At some point during the sold-out Ryuichi Sakamoto and Alva Noto U.S. premiere of their composition “s,” at the Metropolitan Museum of Art Wednesday night, I had to wonder: how many people are asleep right now? Sure it was a Red Bull Music Academy event, but not a caffeinated can was in sight. Not that the multimedia performance by the cult-followed, internationally renowned duo inspired boredom or even placidity. But there was a certain kind of hypnosis to Sakamoto’s spare, chilling piano arrangements paired with the glitched-out dub-beat bliss of Alva Noto, a.k.a. Carsten Nicolai. While many in the packed Grace Rainey Rogers Auditorium (off the Egyptian wing of the Museum) lulled back in their seats, the coordinated flash-and-bang of the visuals kept others’ eyes locked in. To others, simply seeing these two expats in the flesh was all that mattered—even if they had to elbow their dates to keep them awake.

Argentina-based composer and sound artist Nicolas Melmann opened with a performance of cracked turntable-ism forced through synths, pitting organic samples against digital processing and live instruments. He opened with a sample of Rebekah Del Rio’s “Llorando” from David Lynch’s Mulholland Drive, a piece so reminiscent that it’s hard to disassociate its context from its sound. But actually hearing the song inside a large auditorium spurred a wakeful dream state I’m sure Lynch would be happy with. Melmann’s set inspired this kind of somnambulism, each piece of his composition like wandering from tableau to tableau of referential soundscapes. At one point, harp arpeggios weaved in and out of one another among springy, delayed synths, like the ribbons of a maypole weaving into sound; at another, samples of frogs and crickets undercut a docile, sky-high bleep, giving the feeling of spotting a blinking satellite cruising overhead a chirping meadow at night. These overt references to external situations reached a pretty heavy-handed climax with a Proustian spoken-word clip that quoted, in part “remembrance of things past,” a work so tied to the senses it’s almost overbearing.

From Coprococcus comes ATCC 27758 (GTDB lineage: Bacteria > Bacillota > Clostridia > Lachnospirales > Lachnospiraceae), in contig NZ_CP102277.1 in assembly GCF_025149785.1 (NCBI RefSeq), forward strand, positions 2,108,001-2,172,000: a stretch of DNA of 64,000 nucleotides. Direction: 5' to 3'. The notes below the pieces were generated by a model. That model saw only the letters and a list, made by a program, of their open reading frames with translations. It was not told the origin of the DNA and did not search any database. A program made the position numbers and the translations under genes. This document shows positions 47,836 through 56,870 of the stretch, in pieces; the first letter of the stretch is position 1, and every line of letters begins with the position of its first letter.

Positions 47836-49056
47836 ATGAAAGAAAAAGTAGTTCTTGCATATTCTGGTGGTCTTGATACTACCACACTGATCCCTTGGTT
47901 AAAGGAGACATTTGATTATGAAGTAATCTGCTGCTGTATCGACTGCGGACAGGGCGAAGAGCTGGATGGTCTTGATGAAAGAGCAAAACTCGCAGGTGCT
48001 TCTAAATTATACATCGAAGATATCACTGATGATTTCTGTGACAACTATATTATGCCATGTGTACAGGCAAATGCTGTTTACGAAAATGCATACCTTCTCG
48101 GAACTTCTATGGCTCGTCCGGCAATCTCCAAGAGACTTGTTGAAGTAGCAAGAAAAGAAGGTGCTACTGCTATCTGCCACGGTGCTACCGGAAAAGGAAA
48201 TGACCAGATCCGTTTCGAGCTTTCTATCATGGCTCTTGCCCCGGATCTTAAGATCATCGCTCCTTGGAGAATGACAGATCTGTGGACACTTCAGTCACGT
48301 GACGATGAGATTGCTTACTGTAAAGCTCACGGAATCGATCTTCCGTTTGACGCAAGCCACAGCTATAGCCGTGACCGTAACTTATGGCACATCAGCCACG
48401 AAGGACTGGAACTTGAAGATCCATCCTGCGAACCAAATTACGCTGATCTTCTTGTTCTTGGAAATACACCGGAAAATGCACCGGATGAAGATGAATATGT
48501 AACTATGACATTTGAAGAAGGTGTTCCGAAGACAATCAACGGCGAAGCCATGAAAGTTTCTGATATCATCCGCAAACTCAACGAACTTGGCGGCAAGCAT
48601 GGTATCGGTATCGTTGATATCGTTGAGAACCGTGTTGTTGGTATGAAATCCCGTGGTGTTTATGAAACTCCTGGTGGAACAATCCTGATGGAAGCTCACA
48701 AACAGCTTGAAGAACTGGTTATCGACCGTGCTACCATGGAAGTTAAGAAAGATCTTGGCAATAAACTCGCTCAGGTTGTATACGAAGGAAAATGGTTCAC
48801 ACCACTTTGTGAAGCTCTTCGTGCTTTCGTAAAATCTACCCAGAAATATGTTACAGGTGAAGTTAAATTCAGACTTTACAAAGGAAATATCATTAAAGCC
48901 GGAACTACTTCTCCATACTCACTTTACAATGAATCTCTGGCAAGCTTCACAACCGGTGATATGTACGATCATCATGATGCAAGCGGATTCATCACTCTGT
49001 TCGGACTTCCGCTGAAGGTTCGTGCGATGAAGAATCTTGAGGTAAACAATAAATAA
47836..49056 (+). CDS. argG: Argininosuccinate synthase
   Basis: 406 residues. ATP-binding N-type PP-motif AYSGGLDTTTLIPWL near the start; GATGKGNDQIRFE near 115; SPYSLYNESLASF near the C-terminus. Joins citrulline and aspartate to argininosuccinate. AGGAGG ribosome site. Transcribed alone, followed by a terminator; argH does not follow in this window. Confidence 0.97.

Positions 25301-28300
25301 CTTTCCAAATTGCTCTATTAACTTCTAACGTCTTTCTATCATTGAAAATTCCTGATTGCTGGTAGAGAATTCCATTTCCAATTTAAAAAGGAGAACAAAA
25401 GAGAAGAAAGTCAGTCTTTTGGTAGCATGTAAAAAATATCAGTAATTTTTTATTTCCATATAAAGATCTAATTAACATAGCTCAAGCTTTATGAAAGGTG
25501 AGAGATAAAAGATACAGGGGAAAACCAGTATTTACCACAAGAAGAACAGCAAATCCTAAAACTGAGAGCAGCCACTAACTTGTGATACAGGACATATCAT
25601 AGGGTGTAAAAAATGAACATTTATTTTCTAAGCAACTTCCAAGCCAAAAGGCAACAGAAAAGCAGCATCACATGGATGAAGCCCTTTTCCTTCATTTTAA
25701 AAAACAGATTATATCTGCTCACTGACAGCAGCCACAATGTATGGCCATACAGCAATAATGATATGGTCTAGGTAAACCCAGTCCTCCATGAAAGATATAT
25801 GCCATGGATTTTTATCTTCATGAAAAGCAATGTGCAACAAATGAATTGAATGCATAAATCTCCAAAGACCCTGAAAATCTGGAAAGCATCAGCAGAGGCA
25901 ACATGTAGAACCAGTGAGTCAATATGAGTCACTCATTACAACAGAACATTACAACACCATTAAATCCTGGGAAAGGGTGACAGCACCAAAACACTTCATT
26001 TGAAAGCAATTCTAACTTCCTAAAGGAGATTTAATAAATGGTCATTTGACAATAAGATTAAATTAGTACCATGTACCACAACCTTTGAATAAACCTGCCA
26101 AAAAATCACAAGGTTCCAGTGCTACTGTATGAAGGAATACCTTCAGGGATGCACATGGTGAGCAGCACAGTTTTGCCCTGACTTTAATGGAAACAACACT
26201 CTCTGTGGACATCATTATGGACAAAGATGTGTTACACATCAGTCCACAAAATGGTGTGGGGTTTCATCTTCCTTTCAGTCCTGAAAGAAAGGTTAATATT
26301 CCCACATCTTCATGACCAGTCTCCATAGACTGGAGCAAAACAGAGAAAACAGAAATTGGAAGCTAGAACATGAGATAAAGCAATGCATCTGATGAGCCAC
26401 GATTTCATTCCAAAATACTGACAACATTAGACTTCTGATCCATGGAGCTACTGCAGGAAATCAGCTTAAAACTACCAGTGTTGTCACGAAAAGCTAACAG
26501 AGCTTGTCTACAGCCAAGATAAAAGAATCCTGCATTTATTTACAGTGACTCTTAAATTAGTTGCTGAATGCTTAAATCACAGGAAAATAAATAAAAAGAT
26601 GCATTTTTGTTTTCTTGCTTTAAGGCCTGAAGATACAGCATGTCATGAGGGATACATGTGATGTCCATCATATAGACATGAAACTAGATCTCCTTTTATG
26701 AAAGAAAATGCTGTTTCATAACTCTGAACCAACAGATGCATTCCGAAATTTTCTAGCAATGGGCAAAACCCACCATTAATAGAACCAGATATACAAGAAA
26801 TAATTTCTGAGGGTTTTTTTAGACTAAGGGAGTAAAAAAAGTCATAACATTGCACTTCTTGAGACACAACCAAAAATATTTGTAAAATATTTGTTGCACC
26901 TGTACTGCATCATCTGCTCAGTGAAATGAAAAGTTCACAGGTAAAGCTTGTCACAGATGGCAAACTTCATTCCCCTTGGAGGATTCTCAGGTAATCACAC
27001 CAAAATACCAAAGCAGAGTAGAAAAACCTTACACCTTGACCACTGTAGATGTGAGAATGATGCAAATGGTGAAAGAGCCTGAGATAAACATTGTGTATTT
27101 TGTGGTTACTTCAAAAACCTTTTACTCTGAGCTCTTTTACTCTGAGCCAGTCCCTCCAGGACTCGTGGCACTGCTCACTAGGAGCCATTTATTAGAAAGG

If Melmann’s sounds were meant to transport the listener to situations external to the auditorium, Nicolai and Sakamoto turned the lens completely inward. The composition they performed, “s”, is a A/V concept work focused around electronic music as the sturm und drang of the future of composition. The music was unique enough to became virtually removed from the situation, with Sakamoto’s melodies so close in harmony and chords so delicate it becomes hard to parse anything recognizable whatsoever. This music is so singular to itself that it sounds absent of time and place, directing the listener in a way opposite to Melmann’s—the focus became on the impressions left.